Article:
25. Describe the signs, symptoms, and first aid for diabetic emergencies.
  26. Describe the signs, symptoms, and first aid for poisoning.
  27. Explain when to call the poison control center and when to activate EMS.
  28. Describe the signs, symptoms, and first aid for heat-related emergencies.
  29. Describe the signs, symptoms, and first aid for cold-related emergencies.
  30. Recognize the signs and symptoms of poisonous bites and stings, and describe the first aid for all bites and stings.

First Aid Kit Contents:

Each workplace should have a first aid kit that contains at least the minimum quantities of the items listed below. Supplement each kit with additional supplies and quantities based on the number of people who may use it, the specific hazards of each work site, and federal, state and local regulations.Workplace First Aid Kit

Federal OSHA references ANSI (American National Standards Institute) for first aid kit contents. The list below includes the minimum sizes and quantities required to meet the ANZI/ISEA Z308.1-2009 Standard: Minimum Requirements for Workplace First Aid Kits and Supplies. Larger quantities or sizes are acceptable. Employers with unique or changing needs may need to enhance their first aid kits.

Analgesics in a workplace kit should follow FDA regulations for single dose, tamper-evident packaging with full labeling, and contain no ingredients which could cause drowsiness.

NOTE: For eyewash or shower requirements, refer to ANSI/ISEA Z358.1: American National Standard for Emergency Eyewash and Shower Equipment.

  • Absorbent Compress (e.g. 5x9” or 8x10”) 32 sq. in. (1)
  • Adhesive Bandage 1 x 3 in. (16)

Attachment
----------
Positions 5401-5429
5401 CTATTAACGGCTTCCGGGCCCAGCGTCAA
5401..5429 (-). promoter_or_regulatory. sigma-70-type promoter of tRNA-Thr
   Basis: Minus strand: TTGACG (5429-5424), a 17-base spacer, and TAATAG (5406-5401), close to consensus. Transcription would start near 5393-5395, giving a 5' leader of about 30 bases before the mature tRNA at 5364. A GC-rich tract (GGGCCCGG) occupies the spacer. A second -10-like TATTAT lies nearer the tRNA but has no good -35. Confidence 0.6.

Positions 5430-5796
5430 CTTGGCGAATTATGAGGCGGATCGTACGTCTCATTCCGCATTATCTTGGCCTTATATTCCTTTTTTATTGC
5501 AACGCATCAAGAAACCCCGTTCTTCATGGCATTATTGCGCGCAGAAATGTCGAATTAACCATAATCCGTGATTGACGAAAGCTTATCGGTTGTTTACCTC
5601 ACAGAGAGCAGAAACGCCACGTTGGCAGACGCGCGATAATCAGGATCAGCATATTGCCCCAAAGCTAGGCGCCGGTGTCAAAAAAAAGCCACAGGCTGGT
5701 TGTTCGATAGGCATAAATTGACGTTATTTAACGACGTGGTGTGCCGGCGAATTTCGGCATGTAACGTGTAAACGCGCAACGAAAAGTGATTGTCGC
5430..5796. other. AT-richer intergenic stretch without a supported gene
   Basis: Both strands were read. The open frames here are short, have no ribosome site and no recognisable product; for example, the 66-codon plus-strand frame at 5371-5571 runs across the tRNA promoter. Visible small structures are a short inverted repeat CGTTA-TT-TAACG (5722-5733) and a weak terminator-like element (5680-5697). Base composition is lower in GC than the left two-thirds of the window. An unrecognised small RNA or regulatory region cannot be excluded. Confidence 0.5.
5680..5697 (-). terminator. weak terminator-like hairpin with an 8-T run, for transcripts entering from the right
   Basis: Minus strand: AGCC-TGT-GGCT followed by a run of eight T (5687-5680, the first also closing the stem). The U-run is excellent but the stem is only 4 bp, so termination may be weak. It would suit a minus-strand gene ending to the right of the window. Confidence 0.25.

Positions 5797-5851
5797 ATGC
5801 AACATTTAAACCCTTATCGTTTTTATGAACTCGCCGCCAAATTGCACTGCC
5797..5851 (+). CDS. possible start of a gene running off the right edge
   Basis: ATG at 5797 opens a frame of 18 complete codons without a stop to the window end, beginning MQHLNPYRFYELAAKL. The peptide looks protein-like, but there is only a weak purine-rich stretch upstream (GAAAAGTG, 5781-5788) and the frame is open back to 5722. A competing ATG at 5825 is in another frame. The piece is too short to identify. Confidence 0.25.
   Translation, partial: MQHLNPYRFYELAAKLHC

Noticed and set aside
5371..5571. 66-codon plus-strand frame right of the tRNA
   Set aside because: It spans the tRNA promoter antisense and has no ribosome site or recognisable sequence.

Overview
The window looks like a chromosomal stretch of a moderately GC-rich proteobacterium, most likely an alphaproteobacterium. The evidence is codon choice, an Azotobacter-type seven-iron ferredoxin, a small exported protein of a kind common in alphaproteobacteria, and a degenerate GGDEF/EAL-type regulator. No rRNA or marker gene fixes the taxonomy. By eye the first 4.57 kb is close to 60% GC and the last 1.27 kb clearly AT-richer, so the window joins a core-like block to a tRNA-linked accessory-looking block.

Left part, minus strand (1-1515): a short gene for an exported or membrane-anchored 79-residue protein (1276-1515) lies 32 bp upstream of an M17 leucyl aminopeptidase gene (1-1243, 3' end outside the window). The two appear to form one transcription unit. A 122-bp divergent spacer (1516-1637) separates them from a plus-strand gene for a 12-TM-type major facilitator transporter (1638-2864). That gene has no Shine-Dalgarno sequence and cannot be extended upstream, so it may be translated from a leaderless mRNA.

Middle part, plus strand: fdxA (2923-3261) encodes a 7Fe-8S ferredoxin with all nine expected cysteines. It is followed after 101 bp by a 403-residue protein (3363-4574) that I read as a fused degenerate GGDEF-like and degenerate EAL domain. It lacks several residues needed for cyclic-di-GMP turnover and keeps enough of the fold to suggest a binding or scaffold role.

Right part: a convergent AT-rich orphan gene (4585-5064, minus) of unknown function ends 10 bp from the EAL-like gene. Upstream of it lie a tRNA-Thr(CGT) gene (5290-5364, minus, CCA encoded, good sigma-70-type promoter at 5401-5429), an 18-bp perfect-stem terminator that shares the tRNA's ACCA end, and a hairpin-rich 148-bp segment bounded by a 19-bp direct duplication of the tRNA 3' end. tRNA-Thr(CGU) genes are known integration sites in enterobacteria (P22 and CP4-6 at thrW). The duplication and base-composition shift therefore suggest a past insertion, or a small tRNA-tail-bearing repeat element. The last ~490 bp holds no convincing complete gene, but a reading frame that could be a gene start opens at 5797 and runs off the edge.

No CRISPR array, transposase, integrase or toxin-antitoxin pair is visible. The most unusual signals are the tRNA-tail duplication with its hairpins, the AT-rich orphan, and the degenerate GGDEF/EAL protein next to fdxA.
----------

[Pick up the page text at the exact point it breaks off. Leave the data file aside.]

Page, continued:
• Adhesive Tape 2.5 yd (total) (1 or 2)
  • Antibiotic Treatment 0.14 fl oz. (6)
  • Antiseptic Swab 0.14 fl oz. (10)
  • Antiseptic Wipe 1 x 1 in. (10)
  • Antiseptic Towelette 24 sq. in. 10
  • Bandage Compress (2 in.) 2 x 36 in. (4)
  • Bandage Compress (3 in.) 3 x 60 in. (2)
  • Bandage Compress (4 in.) 4 x 72 in. (1)
  • CPR Barrier (1)
  • Burn Dressing (gel-soaked pad) 4 x 4 in. (1)
  • Burn Treatment 1/32 oz. 6
  • Cold Pack 4 x 5 in. (1)
  • Eye Covering, with means of attachment (2 single or 1 large covering for both eyes) 2.9 sq. in. (2)
  • Eye/Skin Wash 4 fl. oz. total (1)
  • Eye/Skin Wash & Covering, with means of attachment 4 fl. oz. total (1)
  • Hand Sanitizer (water soluble; at least 61% ethyl alcohol) 1/32 oz. (6)
  • Roller Bandage (4 in.) 4 in. x 4 yd. (1)
  • Roller Bandage (2 in.) 2 in. x 4 yd. (2)
  • Sterile pad 3 x 3 in. (4)
  • Triangular Bandage 40 x 40 x 56 in. (1)
  • First Aid Guide (e.g. EMS Safety Basic First Aid Workbook) (1)

First Aid Facts and Statistics:

-More than 1.25 million Americans have a first or recurrent heart attack every year

-70% of the deaths from heart attack occur before the victim reaches the hospital

-Stroke is the 3rd leading cause of death in the U.S. There are 800,000 strokes each year in the United States.

-The human body contains an average of 10 pints of blood. Loss of two pints may result in shock, loss of five to six pints usually results in death.

-Shock is a life threatening condition that occurs when the body’s organs and tissues do not receive enough oxygenated blood. The most common cause of shock is severe bleeding.

-There are 12,000-20,000 spinal cord injuries (SCI) in the US; up to 50% will die. Males sustain 80% of SCI and more than 50% of these victims are between 15 and 35 years old.

-There are 700,000 work related eye injuries each year in the United States, 90% are preventable with proper safety eyewear.

-There are about 4,500 fire and burn deaths per year, roughly 20,000 more are injured from fires and burns.

-About 91% of poisonings occur at home

-93% of poisoning deaths are in adults, usually due to drug poisoning.

-Heat related emergencies are usually preventable. 1,500 people die from excessive heat each year in the U.S.

-Dogs bite more than 4.7 million people each year, 2.8 million of those victims are children

The Tools for First Aid

EMS Safety Services offers a wide range of supplies necessary for the safe and effective application of First Aid, including wound care, personal protective equipment, and kits specifically designed for workplace, outdoors and at home. Visit our online store to find the items that best suit your needs:

With practice and more study on material,  I am confident that I will be a good instructor.

- Olivia Bell